Pelvic floor muscle strengthening (also known as Kegel exercises) works on the pubococcygeal muscle and other pelvic diaphragm muscles. Although primarily known as treatment for female stress incontinence, Kegel exercises also have been used in men for incontinence following prostate surgery4 and for premature ejaculation.5 To my knowledge, there are no adverse effects of performing Kegel exercises. The main problem in prescribing this therapy likely will be convincing the patient to allow a NP to place a finger into his anus, which is how the NP will teach him to recognize which muscles to contract.
This study raises some questions. It was of brief duration. How long-lasting will the results be? The main limitation of this study was that it was conducted on men who were already taking an alpha-blocker, tamsulosin. Would a different alpha-blocker (terazosin, doxazosin, etc.) work as well? Would the results of the study have been the same if the subjects had not been taking an alpha-blocker? The investigators used extended-release oxybutynin with the patients in the drug-therapy arm. Would much cheaper, short-acting oxybutynin have been as effective? What about other antimuscarinic drugs? Extended-release tolterodine in combination with tamsulosin has also been shown to be effective.6
The bottom line is this: Medication works for OAB, but behavioral therapy was as good as, if not better than, drug therapy for all outcome measures except urgency. The side effects of BEH are minimal, if not nonexistent. Antimuscarinic drugs have nontrivial side effects. Consider BEH and an alpha-blocker, unless urgency is the patient's overriding concern and he is willing to put up with the expense and side effects of oxybutynin.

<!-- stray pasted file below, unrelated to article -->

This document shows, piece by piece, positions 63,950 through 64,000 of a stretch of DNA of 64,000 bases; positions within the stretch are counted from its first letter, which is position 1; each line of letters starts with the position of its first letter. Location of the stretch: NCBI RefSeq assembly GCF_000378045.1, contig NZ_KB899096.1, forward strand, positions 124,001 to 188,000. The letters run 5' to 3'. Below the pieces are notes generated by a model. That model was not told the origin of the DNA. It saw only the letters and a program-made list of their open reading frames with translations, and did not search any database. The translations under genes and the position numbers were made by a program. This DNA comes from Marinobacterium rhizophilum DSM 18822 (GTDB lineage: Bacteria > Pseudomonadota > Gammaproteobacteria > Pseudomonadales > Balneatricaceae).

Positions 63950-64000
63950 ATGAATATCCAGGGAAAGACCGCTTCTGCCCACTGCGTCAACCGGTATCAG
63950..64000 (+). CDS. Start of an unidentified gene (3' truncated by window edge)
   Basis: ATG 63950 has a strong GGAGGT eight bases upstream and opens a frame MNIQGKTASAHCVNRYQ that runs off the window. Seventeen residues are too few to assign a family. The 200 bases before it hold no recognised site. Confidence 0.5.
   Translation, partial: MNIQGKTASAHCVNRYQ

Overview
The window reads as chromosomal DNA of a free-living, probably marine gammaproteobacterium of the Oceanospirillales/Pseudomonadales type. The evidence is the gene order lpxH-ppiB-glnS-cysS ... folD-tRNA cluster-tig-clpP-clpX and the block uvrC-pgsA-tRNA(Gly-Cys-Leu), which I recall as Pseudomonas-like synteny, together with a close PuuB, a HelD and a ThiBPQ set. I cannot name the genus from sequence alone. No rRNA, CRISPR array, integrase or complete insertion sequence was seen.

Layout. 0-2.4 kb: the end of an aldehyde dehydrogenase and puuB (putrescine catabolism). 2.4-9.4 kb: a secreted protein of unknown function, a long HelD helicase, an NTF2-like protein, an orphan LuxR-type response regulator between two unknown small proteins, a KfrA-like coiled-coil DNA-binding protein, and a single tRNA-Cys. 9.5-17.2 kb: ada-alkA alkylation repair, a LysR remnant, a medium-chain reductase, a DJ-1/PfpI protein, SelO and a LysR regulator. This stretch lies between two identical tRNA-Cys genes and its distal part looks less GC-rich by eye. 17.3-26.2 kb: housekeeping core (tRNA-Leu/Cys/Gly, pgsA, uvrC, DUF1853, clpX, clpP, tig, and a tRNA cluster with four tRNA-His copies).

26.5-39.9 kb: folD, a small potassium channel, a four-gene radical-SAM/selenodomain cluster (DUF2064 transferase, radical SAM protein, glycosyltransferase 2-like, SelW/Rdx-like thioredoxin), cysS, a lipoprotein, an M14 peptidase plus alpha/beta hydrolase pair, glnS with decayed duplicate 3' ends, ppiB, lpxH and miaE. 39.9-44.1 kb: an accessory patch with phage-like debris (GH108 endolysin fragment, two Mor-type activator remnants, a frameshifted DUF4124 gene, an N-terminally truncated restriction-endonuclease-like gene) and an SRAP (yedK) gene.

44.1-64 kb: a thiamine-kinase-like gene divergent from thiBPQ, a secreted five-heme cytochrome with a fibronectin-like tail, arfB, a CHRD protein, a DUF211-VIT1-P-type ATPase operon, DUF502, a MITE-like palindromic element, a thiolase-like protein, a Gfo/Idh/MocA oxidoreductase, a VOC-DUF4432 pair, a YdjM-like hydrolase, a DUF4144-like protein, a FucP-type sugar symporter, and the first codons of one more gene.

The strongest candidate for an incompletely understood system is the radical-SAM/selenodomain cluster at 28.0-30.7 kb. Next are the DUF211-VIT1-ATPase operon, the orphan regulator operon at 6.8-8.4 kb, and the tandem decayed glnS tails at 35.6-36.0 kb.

1. Stothers L, et al. Urologic diseases in America project: Urinary incontinence in males demographics and economic burden. J Urol 2005;173:1302-1308.
2. Ruggieri MR Sr, et al. Combined use of alpha-adrenergic and muscarinic antagonists for the treatment of voiding dysfunction. J Urol 2005;174:1743-1748.
3. MacDiarmid SA, et al. Efficacy and safety of extended-release oxybutynin in combination with tamsulosin for treatment of lower urinary tract symptoms in men: Randomized, double-blind, placebo-controlled study. Mayo Clin Proc 2008;83:1002-1010.
4. Filocamo MT, et al. Effectiveness of early pelvic floor rehabilitation treatment for post-prostatectomy incontinence. Eur Urol 2005;48:734-738.
5. La Pera G, Nicastro A. A new treatment for premature ejaculation: The rehabilitation of the pelvic floor. J Sex Marital Ther 1996;22:22-26.
6. Kaplan SA, et al. Tolterodine and tamsulosin for treatment of men with lower urinary tract symptoms and overactive bladder: A randomized controlled trial. JAMA 2006;296:2319-2328.Behavioral therapy works as well as drug treatment for male overactive bladder.